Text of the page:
Image_1_Amyloid-β Impairs Dendritic Trafficking of Golgi-Like Organelles in the Early Phase Preceding Neurite Atrophy: Rescue by Mirtazapine.TIF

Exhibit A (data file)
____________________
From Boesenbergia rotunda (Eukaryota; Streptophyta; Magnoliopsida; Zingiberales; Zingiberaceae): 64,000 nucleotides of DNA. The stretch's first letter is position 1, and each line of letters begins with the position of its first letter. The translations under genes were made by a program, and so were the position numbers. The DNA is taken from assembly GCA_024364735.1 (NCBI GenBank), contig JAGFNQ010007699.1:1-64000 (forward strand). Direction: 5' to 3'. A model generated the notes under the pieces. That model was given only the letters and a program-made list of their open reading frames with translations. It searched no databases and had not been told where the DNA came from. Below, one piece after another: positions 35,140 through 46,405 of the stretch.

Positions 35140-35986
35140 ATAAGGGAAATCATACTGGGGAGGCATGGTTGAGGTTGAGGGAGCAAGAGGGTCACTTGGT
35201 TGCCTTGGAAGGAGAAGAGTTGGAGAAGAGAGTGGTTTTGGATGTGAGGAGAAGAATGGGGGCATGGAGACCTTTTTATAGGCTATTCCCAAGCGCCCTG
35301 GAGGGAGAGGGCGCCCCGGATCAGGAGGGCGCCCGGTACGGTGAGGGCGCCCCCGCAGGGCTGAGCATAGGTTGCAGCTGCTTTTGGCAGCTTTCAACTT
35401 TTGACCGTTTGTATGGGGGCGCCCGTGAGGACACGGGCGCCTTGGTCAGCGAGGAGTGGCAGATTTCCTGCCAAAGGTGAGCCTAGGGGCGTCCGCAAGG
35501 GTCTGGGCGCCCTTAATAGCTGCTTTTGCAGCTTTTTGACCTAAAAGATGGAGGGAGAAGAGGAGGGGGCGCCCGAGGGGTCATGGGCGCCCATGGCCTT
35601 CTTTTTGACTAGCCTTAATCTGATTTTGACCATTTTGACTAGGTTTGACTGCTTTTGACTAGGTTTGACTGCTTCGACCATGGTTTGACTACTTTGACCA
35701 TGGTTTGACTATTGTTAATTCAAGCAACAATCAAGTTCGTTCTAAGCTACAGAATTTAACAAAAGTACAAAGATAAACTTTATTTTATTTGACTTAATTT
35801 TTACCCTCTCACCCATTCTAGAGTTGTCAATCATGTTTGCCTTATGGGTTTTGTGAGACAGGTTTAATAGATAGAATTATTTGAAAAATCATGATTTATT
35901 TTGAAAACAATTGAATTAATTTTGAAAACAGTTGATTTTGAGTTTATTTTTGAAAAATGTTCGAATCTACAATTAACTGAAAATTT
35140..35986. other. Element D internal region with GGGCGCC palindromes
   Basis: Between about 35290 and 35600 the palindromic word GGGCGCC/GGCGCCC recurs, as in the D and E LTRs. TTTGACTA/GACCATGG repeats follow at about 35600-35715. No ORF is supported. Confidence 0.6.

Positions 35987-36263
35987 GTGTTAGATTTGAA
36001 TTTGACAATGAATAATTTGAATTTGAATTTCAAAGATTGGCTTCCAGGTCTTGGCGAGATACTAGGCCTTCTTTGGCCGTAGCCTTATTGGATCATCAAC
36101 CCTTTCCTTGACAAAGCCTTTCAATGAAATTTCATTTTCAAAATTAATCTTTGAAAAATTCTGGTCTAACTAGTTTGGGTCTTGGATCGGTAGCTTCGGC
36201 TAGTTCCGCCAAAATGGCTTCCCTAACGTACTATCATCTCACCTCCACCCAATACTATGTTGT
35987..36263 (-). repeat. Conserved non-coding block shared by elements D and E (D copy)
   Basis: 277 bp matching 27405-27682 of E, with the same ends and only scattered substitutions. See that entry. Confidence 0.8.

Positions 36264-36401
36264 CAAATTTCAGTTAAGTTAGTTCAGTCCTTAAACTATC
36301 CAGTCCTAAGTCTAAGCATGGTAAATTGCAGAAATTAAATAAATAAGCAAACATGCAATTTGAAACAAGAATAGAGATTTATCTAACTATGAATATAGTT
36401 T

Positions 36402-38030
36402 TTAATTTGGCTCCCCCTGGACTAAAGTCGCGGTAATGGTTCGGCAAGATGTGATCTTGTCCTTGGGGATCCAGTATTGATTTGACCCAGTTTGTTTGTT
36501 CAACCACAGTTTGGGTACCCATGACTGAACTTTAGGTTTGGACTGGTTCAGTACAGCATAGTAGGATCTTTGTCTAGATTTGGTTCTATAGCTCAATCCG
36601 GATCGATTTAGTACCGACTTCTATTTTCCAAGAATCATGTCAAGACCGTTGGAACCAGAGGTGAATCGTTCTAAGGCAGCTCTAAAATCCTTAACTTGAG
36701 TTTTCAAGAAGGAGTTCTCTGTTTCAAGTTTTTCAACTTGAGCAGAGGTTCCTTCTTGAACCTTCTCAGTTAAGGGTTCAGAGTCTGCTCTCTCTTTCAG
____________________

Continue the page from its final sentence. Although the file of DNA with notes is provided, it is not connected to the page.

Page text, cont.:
Neurite atrophy with loss of neuronal polarity is a pathological hallmark of Alzheimer’s disease (AD) and other neurological disorders. While there is substantial agreement that disruption of intracellular vesicle trafficking is associated with axonal pathology in AD, comparatively less is known regarding its role in dendritic atrophy. This is a significant gap of knowledge because, unlike axons, dendrites are endowed with the complete endomembrane system comprising endoplasmic reticulum (ER), ER–Golgi intermediate compartment (ERGIC), Golgi apparatus, post-Golgi vesicles, and a recycling-degradative route. In this study, using live-imaging of pGOLT-expressing vesicles, indicative of Golgi outposts and satellites, we investigate how amyloid-β (Aβ) oligomers affect the trafficking of Golgi-like organelles in the different dendritic compartments of cultured rat hippocampal neurons. We found that short-term (4 h) treatment with Aβ led to a decrease in anterograde trafficking of Golgi vesicles in dendrites of both resting and stimulated (with 50 mM KCl) neurons. We also characterized the ability of mirtazapine, a noradrenergic and specific serotonergic tetracyclic antidepressant (NaSSA), to rescue Golgi dynamics in dendrites. Mirtazapine treatment (10 μM) increased the number and both anterograde and retrograde motility, reducing the percentage of static Golgi vesicles. Finally, mirtazapine reverted the neurite atrophy induced by 24 h treatment with Aβ oligomers, suggesting that this drug is able to counteract the effects of Aβ by improving the dendritic trafficking of Golgi-related vesicles.